This thrift shop find is whimsically inspirational. A reminder we can make great artistry from inexpensive found objects. Such fun to browse secondhand shops and view the unique ways merchandise can be displayed.
Just remember to wear a mask and keep your distance as you seek cheer and support local businesses these winter days – so stores can stay open safely.
The dove and the upward reaching display behind it seems symbolic of our hope for a more peaceful and positive 2021.
A friend who’s made his career the sales, care, and repair of television sets says this thrift shop find from a while back was likely manufactured in the late 1950s or early 1960s.
Didn’t check to see if it still works, but it’s a great piece of history.
They don’t make ’em like this these days. Quality and workmanship have gone by the wayside. Today’s TVs are barely as thick as a piece of paper. Not to my taste. To me TVs should always be furniture pieces.
Growing up, we displayed photos and plastic floral bouquets on the expansive top of the television. At Christmas Mom and I arranged a display of deer and other creatures within a forest, complete with cotton ball snow.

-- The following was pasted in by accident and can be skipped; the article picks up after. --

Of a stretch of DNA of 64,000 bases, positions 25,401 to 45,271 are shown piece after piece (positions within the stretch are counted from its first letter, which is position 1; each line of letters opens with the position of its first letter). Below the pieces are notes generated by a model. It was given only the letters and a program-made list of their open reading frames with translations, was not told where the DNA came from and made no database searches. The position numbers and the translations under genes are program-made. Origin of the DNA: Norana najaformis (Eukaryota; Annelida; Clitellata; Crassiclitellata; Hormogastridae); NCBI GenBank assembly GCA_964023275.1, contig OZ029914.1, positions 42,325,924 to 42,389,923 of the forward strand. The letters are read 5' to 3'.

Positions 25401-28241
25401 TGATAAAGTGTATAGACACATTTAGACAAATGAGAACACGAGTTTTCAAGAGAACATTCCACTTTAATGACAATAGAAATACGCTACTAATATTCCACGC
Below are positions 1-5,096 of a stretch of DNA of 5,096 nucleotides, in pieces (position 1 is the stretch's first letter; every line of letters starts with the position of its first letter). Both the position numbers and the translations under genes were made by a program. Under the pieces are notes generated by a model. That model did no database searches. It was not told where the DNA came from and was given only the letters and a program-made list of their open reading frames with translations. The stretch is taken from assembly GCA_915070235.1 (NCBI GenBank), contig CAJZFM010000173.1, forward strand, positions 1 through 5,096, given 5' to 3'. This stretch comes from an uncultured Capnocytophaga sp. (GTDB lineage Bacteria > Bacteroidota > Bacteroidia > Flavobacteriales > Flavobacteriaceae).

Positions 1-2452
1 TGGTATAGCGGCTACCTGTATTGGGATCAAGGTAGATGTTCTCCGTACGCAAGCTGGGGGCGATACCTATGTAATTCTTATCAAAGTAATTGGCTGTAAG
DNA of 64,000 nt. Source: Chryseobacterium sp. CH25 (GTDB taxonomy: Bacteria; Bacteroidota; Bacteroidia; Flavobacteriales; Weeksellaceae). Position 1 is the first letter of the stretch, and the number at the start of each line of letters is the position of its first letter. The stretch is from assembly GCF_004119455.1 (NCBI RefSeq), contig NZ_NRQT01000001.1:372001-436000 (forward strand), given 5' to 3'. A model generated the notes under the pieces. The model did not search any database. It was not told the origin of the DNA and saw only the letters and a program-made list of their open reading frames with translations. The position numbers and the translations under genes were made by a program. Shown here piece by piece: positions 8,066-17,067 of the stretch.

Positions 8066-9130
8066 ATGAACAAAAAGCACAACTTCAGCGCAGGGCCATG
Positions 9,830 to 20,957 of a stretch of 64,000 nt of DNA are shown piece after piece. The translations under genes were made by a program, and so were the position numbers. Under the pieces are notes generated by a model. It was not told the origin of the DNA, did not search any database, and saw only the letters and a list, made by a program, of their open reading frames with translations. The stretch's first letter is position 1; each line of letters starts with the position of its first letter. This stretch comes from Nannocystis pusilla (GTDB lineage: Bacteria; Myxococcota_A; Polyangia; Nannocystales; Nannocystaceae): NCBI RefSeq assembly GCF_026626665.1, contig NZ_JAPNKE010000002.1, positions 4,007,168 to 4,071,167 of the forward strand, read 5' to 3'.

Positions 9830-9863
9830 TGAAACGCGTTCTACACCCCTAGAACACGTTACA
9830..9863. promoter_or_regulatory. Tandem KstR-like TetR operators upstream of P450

Sure, the TV’s energy attracted dust, but back then there was more time. It was rather rewarding to move each individual display piece, and swipe a damp cloth across it.
(The shows were better back then too. Except for a few selections, screenplay craftsmanship has gone down the tube over the past few decades.)
Spotted this last week at my favorite second hand shop:
It’s almost spring but I guess someone forgot to put this little apple away after Christmas at the thrift shop. Or, like me, they decided to leave a trace of Christmas cheer on display until winter is over.
Either way, the sight of this beautifully crafted, glossy little apple made my day.
I almost asked to purchase it, then decided to leave it, to perhaps offer a moment of delight to the minority of others like me, who can be lifted from the depths of late winter depression by a moment of whimsy.
A lovely selection of nicely framed prints awaits thrift shop browsers. At least the one in the right foreground I believe to be a Currier and Ives. The others are similar in style, but I’m not sure of the painter.
We must consider the beauty of winter, even as we struggle with ice and snow.
There are many trade-offs as times change. Home life is much easier during the cold season than it was back then, but at least in earlier days there wasn’t the necessity of traveling treacherous highways daily.